What Does Kaposi Sarcoma Look Like?
Reviewed by: HU Medical Review Board | Last reviewed: May 2017. | Last updated: August 2022
The typical appearance of KS is described below. It can be hard to identify a lesion correctly on your own. If you notice changes in your skin, discuss them with your primary care provider or dermatologist.
Where does Kaposi sarcoma develop?
KS tumors, also called lesions, may develop on skin, mucous membranes, or internal organs. The number of lesions depends on the type of KS. People with classic KS may only have one lesion on the ankle or foot.1 People with AIDS-related KS may have multiple, widespread lesions.1
Skin lesions are most common on the face or legs.2 Lesions can form in the mucous membranes that line the mouth, nose, throat, and eyelids.2 Lesions may develop on internal organs, including the lungs, liver, spleen, and digestive tract.1,2
What does Kaposi sarcoma look like?
KS lesions may be flat (patches or macules), raised (plaques or papules), or bumpy (nodules).2,3 They are usually red, purple, or brown. Early on, these lesions are typically painless. However, they may develop painful sores (ulceration).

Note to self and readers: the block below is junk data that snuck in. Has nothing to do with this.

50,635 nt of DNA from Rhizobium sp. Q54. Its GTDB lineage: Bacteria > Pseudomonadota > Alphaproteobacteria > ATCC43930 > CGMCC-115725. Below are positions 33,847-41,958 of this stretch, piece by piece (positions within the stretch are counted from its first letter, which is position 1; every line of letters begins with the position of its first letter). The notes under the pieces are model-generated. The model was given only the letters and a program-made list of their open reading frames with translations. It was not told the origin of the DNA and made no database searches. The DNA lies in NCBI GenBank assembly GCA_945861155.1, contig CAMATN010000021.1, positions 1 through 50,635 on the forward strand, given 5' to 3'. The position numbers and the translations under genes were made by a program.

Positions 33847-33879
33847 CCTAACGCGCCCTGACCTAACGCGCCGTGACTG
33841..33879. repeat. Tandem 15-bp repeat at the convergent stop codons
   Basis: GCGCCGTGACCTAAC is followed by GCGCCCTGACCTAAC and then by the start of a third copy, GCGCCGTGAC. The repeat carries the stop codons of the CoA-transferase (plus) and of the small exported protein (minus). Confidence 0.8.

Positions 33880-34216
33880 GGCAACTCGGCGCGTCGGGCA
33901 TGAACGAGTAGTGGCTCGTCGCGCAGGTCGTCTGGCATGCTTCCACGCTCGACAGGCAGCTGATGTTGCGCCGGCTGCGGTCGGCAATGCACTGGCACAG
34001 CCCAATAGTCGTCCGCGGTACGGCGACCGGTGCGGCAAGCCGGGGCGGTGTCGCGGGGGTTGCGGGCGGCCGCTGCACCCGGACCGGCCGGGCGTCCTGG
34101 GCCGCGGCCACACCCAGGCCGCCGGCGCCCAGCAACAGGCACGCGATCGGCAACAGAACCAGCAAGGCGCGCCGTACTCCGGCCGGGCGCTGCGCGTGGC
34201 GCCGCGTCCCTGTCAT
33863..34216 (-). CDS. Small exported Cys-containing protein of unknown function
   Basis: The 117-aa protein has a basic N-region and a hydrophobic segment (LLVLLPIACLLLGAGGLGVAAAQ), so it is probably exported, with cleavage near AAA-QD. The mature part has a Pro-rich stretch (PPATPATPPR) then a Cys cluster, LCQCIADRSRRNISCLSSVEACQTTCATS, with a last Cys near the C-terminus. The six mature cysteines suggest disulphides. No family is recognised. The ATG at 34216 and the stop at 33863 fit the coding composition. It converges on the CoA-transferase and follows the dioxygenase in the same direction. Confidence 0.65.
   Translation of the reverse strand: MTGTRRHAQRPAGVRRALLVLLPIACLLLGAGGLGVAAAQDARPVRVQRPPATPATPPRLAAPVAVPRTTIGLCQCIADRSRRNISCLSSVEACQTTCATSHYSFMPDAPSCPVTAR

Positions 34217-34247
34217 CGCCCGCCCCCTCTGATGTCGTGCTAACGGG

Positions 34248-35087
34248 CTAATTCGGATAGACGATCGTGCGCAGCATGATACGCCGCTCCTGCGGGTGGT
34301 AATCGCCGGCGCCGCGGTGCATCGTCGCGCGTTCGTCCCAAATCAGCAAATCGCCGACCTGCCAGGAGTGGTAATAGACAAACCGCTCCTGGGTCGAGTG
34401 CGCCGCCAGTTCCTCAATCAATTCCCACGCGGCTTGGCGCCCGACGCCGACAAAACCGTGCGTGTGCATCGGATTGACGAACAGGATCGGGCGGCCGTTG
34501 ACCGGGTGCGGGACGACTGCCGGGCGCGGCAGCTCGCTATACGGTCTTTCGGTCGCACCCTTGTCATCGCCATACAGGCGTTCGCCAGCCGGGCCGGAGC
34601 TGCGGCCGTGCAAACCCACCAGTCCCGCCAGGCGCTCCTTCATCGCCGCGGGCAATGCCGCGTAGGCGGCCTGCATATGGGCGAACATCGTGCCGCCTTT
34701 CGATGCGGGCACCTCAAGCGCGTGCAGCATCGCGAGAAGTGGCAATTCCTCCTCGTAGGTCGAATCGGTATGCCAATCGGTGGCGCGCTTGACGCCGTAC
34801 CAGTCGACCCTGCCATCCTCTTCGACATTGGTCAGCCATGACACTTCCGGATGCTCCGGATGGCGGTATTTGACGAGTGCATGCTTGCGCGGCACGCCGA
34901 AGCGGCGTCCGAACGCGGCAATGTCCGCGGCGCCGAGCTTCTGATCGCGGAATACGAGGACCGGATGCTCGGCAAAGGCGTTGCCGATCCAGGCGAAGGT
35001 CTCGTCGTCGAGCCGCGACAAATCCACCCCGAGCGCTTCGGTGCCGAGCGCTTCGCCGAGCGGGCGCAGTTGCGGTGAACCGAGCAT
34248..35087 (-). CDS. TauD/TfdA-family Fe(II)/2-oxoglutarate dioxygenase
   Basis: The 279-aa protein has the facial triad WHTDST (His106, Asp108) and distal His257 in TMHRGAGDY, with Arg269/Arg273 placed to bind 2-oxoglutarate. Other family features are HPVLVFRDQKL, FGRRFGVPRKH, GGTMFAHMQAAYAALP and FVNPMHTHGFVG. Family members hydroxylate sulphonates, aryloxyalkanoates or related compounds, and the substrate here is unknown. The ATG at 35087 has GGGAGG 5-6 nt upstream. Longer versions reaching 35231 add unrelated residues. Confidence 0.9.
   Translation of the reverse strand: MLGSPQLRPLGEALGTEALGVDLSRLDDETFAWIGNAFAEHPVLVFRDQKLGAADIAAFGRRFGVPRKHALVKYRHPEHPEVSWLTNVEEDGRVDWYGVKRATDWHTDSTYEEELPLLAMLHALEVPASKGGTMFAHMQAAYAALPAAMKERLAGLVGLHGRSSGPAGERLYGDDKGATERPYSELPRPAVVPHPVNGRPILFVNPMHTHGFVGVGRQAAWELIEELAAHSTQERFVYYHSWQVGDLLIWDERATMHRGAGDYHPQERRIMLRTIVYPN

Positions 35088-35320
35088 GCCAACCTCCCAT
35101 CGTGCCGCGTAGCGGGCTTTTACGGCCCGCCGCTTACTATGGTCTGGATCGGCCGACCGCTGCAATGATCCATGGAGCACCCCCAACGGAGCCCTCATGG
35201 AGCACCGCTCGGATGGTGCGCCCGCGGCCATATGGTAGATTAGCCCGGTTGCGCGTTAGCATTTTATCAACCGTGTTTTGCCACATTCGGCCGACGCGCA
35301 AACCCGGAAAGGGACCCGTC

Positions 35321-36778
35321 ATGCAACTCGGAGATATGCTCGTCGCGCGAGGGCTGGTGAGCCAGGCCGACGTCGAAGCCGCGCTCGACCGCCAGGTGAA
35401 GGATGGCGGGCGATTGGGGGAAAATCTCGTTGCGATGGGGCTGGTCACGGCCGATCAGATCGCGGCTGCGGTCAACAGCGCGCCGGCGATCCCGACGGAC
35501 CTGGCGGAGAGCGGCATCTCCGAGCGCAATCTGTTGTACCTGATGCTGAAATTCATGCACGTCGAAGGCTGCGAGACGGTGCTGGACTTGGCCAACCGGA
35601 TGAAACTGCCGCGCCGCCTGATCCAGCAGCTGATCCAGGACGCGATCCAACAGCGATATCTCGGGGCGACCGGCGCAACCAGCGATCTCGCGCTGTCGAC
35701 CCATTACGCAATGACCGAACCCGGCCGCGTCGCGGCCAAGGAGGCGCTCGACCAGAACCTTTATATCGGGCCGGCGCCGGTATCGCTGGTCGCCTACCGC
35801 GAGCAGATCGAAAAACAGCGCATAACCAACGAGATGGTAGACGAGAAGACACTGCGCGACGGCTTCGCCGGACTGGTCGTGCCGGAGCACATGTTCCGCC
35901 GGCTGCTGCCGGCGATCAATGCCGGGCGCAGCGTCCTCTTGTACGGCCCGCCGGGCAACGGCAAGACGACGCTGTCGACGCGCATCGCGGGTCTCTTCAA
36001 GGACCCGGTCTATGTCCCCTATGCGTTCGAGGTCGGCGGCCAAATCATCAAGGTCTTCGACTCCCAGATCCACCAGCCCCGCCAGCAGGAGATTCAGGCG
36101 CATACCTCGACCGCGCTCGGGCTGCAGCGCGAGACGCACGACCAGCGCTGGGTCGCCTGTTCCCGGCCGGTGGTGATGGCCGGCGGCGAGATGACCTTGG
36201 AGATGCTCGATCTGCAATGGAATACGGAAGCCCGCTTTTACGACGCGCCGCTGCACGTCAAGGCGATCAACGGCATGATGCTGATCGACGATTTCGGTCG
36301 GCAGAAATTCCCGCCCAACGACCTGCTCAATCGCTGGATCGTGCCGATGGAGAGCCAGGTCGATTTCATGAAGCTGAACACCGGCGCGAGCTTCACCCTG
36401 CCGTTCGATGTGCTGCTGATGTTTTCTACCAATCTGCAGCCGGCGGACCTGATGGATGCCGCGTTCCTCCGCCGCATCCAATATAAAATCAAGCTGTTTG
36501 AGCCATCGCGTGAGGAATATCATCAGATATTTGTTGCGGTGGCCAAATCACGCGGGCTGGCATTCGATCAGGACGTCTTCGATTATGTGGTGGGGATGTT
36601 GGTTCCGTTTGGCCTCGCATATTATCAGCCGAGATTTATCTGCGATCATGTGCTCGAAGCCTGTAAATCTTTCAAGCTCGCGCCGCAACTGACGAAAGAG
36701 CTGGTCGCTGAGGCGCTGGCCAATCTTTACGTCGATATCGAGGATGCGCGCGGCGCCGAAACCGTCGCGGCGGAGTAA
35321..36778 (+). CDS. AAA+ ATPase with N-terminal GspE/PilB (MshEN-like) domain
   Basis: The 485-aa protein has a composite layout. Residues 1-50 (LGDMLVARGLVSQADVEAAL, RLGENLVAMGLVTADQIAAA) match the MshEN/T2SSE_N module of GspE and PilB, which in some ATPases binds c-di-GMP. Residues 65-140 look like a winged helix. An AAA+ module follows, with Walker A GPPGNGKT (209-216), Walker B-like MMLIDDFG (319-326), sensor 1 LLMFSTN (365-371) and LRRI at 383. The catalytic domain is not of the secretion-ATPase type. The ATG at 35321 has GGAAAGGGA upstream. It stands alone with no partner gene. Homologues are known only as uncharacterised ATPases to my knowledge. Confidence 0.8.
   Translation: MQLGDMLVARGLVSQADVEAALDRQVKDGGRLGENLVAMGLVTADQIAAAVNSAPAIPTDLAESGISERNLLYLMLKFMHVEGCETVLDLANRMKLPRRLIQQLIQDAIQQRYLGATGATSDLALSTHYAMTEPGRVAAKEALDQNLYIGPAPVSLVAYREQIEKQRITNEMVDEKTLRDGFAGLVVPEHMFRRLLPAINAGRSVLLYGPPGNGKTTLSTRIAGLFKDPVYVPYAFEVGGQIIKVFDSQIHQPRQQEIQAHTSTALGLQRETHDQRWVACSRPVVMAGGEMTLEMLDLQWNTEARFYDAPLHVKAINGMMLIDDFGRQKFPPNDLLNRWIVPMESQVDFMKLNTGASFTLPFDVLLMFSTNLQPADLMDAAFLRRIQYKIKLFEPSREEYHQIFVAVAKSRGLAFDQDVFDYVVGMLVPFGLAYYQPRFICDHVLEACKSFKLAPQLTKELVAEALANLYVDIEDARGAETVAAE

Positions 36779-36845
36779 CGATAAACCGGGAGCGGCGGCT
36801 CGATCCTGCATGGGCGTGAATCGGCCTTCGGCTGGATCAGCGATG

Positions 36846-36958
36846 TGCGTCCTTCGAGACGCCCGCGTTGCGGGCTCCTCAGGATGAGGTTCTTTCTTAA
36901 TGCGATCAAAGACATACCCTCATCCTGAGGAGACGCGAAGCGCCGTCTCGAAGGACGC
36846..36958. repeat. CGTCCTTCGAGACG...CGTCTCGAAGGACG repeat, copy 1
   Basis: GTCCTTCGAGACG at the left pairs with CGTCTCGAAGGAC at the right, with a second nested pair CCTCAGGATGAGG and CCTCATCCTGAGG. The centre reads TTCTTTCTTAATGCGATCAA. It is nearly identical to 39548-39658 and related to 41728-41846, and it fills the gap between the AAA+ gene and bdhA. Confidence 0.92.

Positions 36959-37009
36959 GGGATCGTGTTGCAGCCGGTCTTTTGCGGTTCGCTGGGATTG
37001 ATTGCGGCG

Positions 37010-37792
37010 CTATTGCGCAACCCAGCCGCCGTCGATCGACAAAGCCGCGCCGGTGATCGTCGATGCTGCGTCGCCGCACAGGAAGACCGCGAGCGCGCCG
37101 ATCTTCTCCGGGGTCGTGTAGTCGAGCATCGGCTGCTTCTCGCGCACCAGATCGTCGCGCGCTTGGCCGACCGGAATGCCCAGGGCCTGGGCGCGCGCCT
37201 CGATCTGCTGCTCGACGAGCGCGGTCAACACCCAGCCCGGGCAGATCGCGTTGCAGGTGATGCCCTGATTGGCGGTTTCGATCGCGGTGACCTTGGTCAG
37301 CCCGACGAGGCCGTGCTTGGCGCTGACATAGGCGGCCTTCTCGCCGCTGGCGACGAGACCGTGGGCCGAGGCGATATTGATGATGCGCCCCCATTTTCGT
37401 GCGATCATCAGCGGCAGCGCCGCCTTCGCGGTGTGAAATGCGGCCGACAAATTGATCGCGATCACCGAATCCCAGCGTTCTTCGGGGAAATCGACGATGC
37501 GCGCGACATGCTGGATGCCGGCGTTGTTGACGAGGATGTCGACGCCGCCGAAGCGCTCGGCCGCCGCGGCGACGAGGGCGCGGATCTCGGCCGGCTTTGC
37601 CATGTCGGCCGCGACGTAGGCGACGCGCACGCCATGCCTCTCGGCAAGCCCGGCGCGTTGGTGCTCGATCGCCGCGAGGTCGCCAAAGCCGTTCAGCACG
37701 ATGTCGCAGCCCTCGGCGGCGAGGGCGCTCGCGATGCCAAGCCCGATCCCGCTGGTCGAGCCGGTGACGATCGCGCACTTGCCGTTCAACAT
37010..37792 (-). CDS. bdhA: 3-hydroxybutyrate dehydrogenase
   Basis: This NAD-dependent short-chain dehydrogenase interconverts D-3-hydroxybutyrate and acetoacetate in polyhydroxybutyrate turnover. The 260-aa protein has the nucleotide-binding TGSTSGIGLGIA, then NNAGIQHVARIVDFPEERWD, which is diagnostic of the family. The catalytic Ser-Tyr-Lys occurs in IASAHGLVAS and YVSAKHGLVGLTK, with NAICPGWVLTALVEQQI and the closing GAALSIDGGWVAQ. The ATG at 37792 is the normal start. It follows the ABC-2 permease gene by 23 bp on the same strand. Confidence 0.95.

Other signs & symptoms of Kaposi sarcoma
When you first notice a lesion, you may not have any other symptoms.1 The lesions may be painless. They do not itch.
As the lesions grow, they may begin to cause symptoms. Lesions on the groin or legs block the flow of fluid out of the legs. This can lead to painful swelling.2,4 You may experience sores due to skin break down. Lesions in the digestive tract can cause internal bleeding. Signs of gastrointestinal bleeding are black or tarry stool. Abdominal pain and diarrhea are other signs of gastrointestinal lesions. If lesions develop in the lungs, you may have shortness of breath or you may cough up blood.
Similar skin conditions
There are many different types of blood vessel tumors. These tumors may have a similar appearance as KS lesions.
Other conditions that look similar to Kaposi sarcoma skin cancer are:5
- Hematoma, which a large clot of blood that accumulates outside of a blood vessel in tissue.
- Dermatofibroma, which is a harmless skin growth.
- Purpura, which are spots caused by bleeding from the small blood vessels under the skin.